Electronics retailer Dick Smith will need to tackle the underlying problems that have culminated in dramatic plans to slash prices just weeks before Christmas, according to two retail experts.
Fairfax reports Dick Smith is preparing to launch a “70% off everything” sale this weekend, sparking fears other retailers in the sector will be forced to also cut prices.
On Monday, Dick Smith told the market it will write down the value of its inventories by 20% or $60 million, admitting sales have not met expectations.
“Frankly we bought inventory in anticipation of certain sales levels – we didn’t achieve that sales level and that’s part of what we’re clearing up today,” a spokesperson for the company said on Monday.
“What we’ve done today will assist us in … marking down the value of inventory and making it easier to sell. We said at the AGM we wanted to generate sales and cash and this is part of being able to do that.”
David Gordon, retail expert and managing director at LZR Partners, told SmartCompany this morning cutting prices by 70% is “such a dramatic comment that the assumption is Dick Smith simply has far too much stock or a cash crisis”.
“That 70% potentially opens up a number of fundamental questions relating to the short-term health of the business,” he says.
“Discounting is a short-term answer to whatever issues they are facing.”
But Gordon says longer term, Dick Smith all “have to ask what caused the problems that led up to this situation”.
“And are they addressing those to sustainably deal with them?”
Brian Walker, chief executive of the Retail Doctor Group, told SmartCompany this morning there is now “a real question mark” over the acquisition of Dick Smith by private equity group Anchorage Capital from Woolworths in 2012.
Anchorage oversaw a rapid transformation of the Dick Smith business before floating it on the Australian Securities Exchange 12 months later.
Walker says Dick Smith had been “struggling” prior to the sale and the question now is if the “fundamental composition of the business has really changed”.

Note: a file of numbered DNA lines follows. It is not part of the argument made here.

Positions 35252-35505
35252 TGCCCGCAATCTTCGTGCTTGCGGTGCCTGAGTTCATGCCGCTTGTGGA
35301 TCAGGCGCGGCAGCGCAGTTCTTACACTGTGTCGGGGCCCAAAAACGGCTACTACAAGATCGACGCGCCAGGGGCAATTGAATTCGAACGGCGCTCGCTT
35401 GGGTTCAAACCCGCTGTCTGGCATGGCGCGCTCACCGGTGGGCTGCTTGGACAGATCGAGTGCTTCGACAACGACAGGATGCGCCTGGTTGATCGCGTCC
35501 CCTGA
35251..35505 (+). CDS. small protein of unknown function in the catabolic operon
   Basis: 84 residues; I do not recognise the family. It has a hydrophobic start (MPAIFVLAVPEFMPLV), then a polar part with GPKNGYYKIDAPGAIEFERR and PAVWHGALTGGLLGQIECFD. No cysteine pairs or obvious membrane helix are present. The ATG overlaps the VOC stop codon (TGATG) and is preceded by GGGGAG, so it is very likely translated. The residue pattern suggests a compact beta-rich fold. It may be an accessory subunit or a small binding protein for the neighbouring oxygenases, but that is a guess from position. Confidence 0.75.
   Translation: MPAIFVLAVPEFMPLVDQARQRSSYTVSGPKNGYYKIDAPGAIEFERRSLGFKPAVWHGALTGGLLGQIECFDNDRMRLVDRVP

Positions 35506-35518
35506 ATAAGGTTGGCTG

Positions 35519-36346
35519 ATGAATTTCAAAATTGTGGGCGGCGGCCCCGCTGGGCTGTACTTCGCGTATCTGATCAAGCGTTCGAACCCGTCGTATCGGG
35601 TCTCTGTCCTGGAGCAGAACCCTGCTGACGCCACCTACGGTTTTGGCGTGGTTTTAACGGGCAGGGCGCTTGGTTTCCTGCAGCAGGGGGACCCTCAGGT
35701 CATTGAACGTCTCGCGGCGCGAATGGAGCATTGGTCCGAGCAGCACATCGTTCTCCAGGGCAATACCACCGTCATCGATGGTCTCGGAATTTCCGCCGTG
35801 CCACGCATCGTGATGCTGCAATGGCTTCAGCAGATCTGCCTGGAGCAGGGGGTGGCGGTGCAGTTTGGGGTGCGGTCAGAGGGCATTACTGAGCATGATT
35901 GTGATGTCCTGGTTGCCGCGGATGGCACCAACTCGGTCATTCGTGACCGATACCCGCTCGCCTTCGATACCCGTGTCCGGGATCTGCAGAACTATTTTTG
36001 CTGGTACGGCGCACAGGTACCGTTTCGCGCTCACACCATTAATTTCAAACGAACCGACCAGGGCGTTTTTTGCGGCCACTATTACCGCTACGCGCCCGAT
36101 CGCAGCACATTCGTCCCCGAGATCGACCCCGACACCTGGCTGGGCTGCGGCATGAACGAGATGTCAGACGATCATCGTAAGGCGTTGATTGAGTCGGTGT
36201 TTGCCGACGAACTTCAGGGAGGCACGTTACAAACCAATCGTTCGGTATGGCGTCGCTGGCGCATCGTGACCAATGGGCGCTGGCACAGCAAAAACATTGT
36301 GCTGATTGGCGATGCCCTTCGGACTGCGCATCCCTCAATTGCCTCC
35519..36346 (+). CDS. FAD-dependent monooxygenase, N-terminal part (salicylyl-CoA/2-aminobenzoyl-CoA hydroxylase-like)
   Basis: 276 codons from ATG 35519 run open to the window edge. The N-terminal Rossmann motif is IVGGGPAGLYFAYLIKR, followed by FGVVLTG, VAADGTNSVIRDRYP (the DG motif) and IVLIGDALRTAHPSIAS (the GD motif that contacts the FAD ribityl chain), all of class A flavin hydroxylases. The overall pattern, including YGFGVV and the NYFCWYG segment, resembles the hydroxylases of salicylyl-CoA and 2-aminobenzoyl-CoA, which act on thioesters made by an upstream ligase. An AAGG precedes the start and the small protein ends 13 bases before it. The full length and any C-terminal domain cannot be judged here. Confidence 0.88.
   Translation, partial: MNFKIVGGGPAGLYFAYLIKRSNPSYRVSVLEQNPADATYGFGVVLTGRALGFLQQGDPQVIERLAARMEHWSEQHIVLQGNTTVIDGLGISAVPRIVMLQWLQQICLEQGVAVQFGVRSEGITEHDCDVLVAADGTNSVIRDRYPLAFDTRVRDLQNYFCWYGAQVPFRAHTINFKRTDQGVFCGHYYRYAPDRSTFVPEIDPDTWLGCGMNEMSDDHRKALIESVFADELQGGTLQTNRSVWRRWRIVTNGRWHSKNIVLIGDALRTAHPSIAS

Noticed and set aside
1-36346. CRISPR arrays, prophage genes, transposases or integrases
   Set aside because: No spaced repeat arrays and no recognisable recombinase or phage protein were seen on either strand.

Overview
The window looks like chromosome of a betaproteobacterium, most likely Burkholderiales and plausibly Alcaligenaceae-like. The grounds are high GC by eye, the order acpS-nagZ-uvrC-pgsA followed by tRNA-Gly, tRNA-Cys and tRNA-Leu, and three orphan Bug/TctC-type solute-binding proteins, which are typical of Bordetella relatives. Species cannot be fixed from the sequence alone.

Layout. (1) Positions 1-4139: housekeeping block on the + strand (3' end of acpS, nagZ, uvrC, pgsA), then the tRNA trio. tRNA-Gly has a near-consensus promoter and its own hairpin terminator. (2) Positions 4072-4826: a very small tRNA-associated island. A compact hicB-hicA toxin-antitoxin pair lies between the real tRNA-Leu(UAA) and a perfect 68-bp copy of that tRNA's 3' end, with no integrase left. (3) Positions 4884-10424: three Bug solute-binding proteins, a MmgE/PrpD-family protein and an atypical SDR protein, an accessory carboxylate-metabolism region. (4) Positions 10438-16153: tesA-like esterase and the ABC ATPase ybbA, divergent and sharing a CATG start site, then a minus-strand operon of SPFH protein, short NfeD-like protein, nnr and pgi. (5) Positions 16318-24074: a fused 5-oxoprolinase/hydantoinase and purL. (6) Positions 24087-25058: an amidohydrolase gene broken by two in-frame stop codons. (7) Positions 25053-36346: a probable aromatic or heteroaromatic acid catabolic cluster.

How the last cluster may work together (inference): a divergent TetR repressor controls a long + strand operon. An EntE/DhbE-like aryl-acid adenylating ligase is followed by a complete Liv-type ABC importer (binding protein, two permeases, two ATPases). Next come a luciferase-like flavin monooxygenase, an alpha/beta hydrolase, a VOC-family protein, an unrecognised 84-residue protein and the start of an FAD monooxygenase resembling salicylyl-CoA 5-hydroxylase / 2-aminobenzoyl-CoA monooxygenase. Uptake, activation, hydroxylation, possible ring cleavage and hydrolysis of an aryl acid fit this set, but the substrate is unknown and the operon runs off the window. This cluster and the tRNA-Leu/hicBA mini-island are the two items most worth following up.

“Ultimately can a leopard changes its spots?” he says.
Gordon says Dick Smith opened 70 new stores in a period of three years to set itself up for the float and now operates close to 400 stores.
“It appears what happened is potentially a number of those new stores are not as profitable or performing as well as they would have hoped,” he says.
“You have to ask the question as to how a business balances between the need to set itself up for a potential sale or initial public offering and the need to keep the business in a sustainable, profitable mode going forward.”
“It appears subsequent to their listing, they are now having to address operational issues, specifically sales and stock, which could possibly relate to their opening or more than 20 new stores a year or two stores a month.
“And they are not small stores … they are stores that carry a substantial amount of stock.”
How will competitors react?
Gordon says other players in the electronics market “will have to react” to any price promotions from Dick Smith.
“What you will find is JB Hi-Fi and Harvey Norman reacting but not overreacting,” he says.
Gordon believes Dick Smith’s competitors, which he says also includes Officeworks, will likely continue promoting specific deals to customers in a bid to capture the customers looking for particular products during the Christmas period.
“There is a lot of consumer pricing in this sector and I think what the consumer will find is people like JB Hi-Fi will be more committed to price-matching but only if asked,” he says.
Walker agrees there will be flow-on effects to the rest of the market as “there is only a finite amount of money to go around”.
“It is not going to create incremental sales, it will just re-distribute them,” he says.
SmartCompany contacted Dick Smith but did not receive a response prior to publication.
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